• "I am a Jewish woman married to a non-Jewish man who was raised Catholic, but now considers himself a “common-law Jew.” We are raising our two young children as Jews. My husband's parents are still semi-practicing Catholics. When we go over to either of their homes, they bow their heads, often hold hands, and say grace before meals. This is an especially awkward time for me, as I'm uncomfortable participating in a non-Jewish religious ritual, but don't want his family to think I'm ungrateful. It's becoming especially vexing to me now that my oldest son is 7. What's the best way to handle this situation?" http://jd.fo/b4ucX What would you do?
  • Maybe he was trying to give her a "schtickle of fluoride"...
  • It's all fun, fun, fun, until her dad takes the T-Bird away for Shabbos.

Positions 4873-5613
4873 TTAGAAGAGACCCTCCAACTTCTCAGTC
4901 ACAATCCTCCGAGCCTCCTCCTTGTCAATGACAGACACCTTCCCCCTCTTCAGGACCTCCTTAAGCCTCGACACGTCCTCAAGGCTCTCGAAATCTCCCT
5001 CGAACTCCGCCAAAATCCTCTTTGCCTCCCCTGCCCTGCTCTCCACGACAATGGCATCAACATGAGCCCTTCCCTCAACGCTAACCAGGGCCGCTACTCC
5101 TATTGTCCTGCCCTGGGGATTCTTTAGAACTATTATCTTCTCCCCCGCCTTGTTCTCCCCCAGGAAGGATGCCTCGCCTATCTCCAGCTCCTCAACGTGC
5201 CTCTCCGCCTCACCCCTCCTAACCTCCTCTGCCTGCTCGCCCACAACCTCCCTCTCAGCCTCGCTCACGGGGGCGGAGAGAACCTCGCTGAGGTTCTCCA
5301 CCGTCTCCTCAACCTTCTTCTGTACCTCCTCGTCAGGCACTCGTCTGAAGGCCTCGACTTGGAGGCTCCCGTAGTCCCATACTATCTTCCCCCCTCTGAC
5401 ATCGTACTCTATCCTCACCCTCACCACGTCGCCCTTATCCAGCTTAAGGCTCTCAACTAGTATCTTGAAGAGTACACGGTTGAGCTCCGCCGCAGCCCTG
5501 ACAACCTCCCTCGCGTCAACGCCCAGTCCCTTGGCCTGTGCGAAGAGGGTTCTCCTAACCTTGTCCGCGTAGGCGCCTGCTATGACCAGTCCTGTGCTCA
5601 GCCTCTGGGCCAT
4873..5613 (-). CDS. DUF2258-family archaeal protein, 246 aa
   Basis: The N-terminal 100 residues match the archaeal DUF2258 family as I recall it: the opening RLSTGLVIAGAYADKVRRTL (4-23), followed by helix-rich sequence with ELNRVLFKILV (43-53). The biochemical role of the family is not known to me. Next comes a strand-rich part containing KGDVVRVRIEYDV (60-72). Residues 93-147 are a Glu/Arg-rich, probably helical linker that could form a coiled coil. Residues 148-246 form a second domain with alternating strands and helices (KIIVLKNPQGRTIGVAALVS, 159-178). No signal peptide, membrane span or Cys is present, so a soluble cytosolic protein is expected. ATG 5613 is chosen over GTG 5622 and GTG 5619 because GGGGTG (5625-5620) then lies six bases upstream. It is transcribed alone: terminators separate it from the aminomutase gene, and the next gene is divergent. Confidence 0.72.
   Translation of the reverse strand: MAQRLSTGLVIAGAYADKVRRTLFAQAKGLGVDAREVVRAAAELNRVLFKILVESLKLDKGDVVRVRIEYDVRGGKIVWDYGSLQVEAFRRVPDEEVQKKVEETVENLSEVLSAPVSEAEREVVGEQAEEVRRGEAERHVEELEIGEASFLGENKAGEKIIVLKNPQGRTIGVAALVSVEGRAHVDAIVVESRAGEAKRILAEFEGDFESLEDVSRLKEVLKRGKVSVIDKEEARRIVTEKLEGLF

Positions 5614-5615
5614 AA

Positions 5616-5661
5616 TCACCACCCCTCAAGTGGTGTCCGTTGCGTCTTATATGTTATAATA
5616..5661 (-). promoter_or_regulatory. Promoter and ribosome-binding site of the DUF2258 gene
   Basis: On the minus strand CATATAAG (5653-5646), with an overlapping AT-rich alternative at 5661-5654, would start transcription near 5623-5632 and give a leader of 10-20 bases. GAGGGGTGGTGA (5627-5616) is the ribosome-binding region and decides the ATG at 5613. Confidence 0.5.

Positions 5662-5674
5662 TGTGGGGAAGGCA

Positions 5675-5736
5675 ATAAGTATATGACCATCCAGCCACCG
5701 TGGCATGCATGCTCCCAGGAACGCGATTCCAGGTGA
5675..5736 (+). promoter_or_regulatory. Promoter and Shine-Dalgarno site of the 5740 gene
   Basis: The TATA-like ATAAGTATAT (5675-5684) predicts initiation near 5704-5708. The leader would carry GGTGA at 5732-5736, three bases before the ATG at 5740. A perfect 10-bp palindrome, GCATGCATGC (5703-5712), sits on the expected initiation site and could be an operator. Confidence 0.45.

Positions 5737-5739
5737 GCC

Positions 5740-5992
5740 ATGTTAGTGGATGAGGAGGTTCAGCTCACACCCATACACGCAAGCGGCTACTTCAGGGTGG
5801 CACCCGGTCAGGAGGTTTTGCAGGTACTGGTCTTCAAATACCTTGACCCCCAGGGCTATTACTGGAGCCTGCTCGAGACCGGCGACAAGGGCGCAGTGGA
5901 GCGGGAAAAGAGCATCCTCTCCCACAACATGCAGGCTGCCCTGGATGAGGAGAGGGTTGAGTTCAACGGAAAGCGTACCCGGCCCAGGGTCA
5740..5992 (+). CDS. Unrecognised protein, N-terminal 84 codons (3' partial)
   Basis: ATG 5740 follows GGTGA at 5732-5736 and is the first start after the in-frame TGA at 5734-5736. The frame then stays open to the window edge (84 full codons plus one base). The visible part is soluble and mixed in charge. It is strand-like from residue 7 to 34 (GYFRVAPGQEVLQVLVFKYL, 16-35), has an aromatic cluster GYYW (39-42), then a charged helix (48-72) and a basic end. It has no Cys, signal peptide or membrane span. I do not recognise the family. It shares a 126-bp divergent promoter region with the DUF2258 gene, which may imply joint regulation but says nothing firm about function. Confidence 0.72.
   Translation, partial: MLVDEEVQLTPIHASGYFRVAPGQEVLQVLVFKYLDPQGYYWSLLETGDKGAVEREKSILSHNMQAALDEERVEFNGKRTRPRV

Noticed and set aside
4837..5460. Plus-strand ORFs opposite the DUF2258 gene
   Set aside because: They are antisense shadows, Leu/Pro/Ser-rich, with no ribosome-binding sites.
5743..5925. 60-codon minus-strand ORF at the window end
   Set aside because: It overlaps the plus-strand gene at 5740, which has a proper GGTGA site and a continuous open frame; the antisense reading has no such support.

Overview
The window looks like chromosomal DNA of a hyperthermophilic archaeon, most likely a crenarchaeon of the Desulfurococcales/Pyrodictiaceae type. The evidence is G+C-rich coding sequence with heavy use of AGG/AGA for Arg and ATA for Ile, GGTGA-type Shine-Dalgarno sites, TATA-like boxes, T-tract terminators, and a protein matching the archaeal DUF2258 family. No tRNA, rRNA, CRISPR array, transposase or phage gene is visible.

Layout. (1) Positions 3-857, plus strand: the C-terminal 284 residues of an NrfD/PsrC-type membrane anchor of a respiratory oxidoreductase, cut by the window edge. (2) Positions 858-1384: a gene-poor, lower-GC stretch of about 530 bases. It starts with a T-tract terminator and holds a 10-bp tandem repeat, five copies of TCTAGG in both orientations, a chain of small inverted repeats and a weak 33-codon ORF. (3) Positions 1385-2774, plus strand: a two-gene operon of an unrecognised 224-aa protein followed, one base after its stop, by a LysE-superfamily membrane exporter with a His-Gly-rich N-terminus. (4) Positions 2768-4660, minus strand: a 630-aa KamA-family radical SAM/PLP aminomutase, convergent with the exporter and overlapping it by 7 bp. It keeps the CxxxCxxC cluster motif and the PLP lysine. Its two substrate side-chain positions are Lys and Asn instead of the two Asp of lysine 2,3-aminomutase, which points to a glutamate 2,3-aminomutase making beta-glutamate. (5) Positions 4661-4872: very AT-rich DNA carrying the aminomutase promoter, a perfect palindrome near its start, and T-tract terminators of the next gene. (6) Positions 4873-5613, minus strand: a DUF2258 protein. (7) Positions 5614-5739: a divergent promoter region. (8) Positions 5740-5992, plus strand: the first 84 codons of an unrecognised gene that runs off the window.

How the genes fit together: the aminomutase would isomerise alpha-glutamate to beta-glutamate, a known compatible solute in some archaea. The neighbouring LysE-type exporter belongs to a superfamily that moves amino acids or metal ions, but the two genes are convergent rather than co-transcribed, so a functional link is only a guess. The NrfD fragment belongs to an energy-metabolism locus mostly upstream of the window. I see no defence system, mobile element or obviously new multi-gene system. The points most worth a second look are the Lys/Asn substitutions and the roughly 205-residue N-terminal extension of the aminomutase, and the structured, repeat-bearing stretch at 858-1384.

• "Like many Jewish people around the world, I observed Shabbat this weekend. I didn’t light candles or recite Hebrew prayers; I didn’t eat challah or matzoh ball soup or brisket. I spent my Shabbat marching for justice for Eric Garner of Staten Island, Michael Brown of Ferguson, and all victims of police brutality."
  • Happy #NationalDogDay! To celebrate, here's a little something from our archives:
  • A Jewish couple was attacked on Monday night in New York City's Upper East Side. According to police, the attackers flew Palestinian flags.
  • "If the only thing viewers knew about the Jews was what they saw on The Simpsons they — and we — would be well served." What's your favorite Simpsons' moment?
  • "One uncle of mine said, 'I came to America after World War II and I hitchhiked.' And Robin said, 'I waited until there was a 747 and a kosher meal.'" Watch Billy Crystal's moving tribute to Robin Williams at last night's #Emmys:
  • from-cache

Would you like to receive updates about new stories?




















We will not share your e-mail address or other personal information.

Already subscribed? Manage your subscription.